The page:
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Study Shows Programmers Will Take the Easy Way Out and Not Implement Proper Password Security


A software programmer hard at work.

A study by researchers at the University of Bonn in Germany found that developers tend to write code that stores user passwords in an unsafe manner, because it's easier than creating a more secure product.

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Researchers at the University of Bonn in Germany have found that developers tend to write code that stores user passwords in an unsafe manner, because that is easier than creating a more secure product.

The researchers conducted an experiment involving 43 programmers hired via the Freelancer.com platform, and found that developers need to be explicitly told to write code that stores passwords in a safe, secure manner.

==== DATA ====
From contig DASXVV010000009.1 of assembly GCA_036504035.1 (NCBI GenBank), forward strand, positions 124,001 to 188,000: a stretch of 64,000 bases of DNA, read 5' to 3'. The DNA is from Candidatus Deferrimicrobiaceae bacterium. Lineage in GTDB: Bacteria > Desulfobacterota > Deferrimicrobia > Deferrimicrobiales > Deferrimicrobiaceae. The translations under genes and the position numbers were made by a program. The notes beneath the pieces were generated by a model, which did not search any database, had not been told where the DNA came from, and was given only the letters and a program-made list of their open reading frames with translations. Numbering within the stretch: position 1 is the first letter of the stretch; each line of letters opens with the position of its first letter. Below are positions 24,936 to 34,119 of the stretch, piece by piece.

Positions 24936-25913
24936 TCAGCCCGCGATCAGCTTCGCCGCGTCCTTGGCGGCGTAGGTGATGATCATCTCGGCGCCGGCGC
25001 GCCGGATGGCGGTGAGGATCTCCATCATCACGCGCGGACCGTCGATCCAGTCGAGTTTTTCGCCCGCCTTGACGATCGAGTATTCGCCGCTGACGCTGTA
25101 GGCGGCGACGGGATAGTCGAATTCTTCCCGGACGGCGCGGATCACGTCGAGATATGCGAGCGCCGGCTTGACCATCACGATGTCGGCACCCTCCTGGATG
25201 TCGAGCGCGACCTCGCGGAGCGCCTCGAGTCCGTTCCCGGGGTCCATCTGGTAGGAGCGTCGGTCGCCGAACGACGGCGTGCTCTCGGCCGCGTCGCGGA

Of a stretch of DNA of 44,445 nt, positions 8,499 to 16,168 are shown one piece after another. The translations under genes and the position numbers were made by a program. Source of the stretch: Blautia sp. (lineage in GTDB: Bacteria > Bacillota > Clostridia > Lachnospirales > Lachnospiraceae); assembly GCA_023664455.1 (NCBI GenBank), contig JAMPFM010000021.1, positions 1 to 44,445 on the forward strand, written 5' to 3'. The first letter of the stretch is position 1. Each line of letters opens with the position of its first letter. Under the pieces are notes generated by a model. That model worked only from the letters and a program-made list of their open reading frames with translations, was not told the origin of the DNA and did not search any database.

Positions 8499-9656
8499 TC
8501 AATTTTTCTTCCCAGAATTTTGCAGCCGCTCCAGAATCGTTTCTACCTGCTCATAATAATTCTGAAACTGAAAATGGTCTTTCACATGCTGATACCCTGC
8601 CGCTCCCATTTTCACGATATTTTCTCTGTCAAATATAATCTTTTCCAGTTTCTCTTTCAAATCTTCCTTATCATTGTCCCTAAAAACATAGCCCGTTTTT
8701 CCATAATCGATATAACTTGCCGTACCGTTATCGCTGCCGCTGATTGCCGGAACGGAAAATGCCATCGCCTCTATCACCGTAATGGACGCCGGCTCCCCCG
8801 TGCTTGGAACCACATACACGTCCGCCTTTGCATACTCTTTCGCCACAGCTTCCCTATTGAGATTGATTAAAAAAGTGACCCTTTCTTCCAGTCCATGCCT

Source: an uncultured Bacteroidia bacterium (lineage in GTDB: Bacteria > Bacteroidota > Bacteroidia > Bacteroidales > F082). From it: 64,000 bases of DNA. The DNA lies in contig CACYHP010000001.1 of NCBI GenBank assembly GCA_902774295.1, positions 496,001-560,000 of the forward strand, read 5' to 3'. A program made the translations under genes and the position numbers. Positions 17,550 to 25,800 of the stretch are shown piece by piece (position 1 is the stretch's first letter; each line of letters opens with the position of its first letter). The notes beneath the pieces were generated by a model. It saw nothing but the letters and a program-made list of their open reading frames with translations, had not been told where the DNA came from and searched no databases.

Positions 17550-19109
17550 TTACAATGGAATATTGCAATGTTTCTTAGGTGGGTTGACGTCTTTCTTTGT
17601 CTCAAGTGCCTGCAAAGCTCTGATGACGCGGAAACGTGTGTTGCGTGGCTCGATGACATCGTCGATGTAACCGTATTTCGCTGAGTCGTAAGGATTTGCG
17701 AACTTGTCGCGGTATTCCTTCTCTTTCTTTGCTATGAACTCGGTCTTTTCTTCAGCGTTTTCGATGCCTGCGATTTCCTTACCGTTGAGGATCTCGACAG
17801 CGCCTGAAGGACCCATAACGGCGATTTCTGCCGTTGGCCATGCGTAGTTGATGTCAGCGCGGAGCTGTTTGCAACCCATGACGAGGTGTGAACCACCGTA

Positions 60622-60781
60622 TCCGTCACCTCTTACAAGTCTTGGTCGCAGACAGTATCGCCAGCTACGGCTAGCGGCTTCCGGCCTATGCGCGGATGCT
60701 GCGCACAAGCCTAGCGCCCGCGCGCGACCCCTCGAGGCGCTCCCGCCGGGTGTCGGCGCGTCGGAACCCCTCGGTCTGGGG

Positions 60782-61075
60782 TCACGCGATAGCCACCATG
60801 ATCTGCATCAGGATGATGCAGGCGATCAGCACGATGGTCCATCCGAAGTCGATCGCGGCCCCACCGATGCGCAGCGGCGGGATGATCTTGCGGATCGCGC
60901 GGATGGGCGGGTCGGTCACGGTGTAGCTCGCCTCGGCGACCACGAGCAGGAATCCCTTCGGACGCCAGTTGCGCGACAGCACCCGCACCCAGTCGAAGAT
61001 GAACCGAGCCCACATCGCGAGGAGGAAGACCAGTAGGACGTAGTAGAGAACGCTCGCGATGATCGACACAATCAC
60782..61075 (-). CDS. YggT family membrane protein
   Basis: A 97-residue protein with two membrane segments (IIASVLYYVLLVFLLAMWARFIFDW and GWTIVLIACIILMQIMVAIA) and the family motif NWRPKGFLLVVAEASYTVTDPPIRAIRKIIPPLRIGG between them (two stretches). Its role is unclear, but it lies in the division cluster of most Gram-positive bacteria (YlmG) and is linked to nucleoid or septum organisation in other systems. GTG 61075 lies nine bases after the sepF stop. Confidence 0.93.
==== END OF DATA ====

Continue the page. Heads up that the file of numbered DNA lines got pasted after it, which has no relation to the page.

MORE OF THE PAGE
The researchers asked the participants to use technologies such as Java, JSF, Hibernate, and PostgreSQL to create the user registration component of a website.

Only 15 of the 43 developers chose to implement salting, a process through which the encrypted password stored inside an application's database is made harder to crack with the addition of a random data factor.

In addition, 17 of the 43 developers copied their code from Internet sites, suggesting freelancers did not have the necessary skills to develop a secure system from scratch.

From ZDNet
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